Kentucky Democrat Governor Andy Beshear vetoed HB 9, introduced by Rep. Chad McCoy (R-Bardstown), which sought to provide a permanent charter school funding mechanism based on student enrollment. Lawmakers were successful in overriding the veto, making charter schools in the commonwealth easier to open. While the state’s ban on charter schools was lifted in 2017, none have ever actually been approved, in large part because of funding issues. Kentucky is one of only seven states without a single operational public charter school. 

Both education savings account bills, HB 305, introduced by Rep. Josh Calloway (R-Irvington), and SB 50, introduced by Sen. Ralph Alvarado (R-Winchester) stalled in their respective committee. They were attempts to expand the program passed into law last year, as well as address issues cited by a recent judicial ruling.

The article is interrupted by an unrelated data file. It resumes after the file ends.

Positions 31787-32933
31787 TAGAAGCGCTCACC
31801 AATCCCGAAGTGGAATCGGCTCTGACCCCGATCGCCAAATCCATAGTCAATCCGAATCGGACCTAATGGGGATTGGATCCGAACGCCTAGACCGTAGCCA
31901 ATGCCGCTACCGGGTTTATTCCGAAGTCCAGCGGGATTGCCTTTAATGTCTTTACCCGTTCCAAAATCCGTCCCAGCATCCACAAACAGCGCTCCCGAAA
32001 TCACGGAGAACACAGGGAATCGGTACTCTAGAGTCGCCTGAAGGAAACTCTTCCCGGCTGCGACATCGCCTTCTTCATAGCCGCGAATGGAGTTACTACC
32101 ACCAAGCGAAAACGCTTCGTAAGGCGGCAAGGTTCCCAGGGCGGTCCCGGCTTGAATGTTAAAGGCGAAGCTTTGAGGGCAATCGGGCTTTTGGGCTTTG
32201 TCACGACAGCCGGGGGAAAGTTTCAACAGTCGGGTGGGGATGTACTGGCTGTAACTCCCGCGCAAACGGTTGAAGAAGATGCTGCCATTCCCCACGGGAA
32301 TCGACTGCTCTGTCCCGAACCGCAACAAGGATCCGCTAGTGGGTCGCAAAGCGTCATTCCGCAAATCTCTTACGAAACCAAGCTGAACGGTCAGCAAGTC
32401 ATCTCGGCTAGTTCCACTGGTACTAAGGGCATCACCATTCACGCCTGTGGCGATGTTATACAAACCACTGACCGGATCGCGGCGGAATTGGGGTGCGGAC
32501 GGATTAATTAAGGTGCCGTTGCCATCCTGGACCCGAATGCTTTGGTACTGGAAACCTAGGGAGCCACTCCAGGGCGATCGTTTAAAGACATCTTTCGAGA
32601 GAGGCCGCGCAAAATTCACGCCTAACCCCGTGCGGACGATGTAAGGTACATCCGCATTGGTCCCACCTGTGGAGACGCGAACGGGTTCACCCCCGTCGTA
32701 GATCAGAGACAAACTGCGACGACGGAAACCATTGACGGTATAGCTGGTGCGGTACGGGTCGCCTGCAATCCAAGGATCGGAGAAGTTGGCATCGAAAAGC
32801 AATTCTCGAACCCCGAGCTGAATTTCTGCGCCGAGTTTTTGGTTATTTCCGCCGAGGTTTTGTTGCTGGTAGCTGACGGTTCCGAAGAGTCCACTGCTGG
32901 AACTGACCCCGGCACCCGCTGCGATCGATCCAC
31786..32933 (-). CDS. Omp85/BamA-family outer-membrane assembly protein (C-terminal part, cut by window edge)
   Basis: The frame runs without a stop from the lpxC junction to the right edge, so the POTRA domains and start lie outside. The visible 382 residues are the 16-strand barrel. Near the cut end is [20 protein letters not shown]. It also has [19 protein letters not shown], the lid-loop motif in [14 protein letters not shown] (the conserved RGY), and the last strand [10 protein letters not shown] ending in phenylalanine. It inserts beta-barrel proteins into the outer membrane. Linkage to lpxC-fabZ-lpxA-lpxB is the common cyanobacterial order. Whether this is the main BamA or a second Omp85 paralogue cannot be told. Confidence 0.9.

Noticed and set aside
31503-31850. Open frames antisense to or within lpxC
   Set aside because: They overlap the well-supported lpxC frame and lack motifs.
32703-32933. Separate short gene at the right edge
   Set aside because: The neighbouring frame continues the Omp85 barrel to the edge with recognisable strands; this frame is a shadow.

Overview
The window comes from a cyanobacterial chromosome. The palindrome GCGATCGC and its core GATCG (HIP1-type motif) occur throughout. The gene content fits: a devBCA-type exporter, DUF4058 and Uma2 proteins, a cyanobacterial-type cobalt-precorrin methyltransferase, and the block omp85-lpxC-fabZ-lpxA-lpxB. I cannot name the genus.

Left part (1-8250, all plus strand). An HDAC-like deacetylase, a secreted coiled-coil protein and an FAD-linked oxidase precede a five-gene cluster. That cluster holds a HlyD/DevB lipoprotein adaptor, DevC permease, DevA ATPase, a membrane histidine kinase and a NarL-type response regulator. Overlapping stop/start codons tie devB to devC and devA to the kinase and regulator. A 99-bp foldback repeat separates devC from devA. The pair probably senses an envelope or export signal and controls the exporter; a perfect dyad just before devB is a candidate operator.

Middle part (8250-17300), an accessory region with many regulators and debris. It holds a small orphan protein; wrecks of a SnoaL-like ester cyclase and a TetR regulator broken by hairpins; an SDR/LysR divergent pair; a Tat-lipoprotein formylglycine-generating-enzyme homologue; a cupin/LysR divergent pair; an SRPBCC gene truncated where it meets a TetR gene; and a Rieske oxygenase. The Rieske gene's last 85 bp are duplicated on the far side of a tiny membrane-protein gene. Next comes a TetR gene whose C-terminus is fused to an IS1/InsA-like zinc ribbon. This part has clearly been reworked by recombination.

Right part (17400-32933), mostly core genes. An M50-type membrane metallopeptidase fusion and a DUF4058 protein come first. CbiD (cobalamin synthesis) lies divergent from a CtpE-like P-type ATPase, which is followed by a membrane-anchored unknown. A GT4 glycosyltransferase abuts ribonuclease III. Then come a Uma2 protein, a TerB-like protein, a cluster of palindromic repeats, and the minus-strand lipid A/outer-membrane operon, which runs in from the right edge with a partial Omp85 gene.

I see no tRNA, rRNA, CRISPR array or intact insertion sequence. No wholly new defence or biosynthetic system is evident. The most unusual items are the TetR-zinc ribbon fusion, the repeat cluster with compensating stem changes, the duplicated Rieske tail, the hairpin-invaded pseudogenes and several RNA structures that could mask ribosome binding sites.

The Right to Learn Act, introduced through HB 737 by Del. Jeffrey Ghrist (R-Caroline), stalled in the House Ways and Means Committee. It would have established the Right to Learn Program to provide students attending a failing school with scholarships for an alternative education plan. 

Del. Delegate William Wivell’s (R-Washington) education savings account measure HB 1156 never moved past the House Appropriations Committee. It allows any student to receive funds to pay for educational expenses, such as non-public school tuition, textbooks, uniforms, tutoring, and therapeutic services.


SF1525 introduced by Sen. Roger Chamberlain (R-Lino Lakes) and HF 1528 introduced by Rep. Sondra Erickson (R-Princeton) would have created education savings accounts to meet the costs of tutoring or supplemental curriculum, mental health treatment, special education services and therapy, or tuition at a non-public school.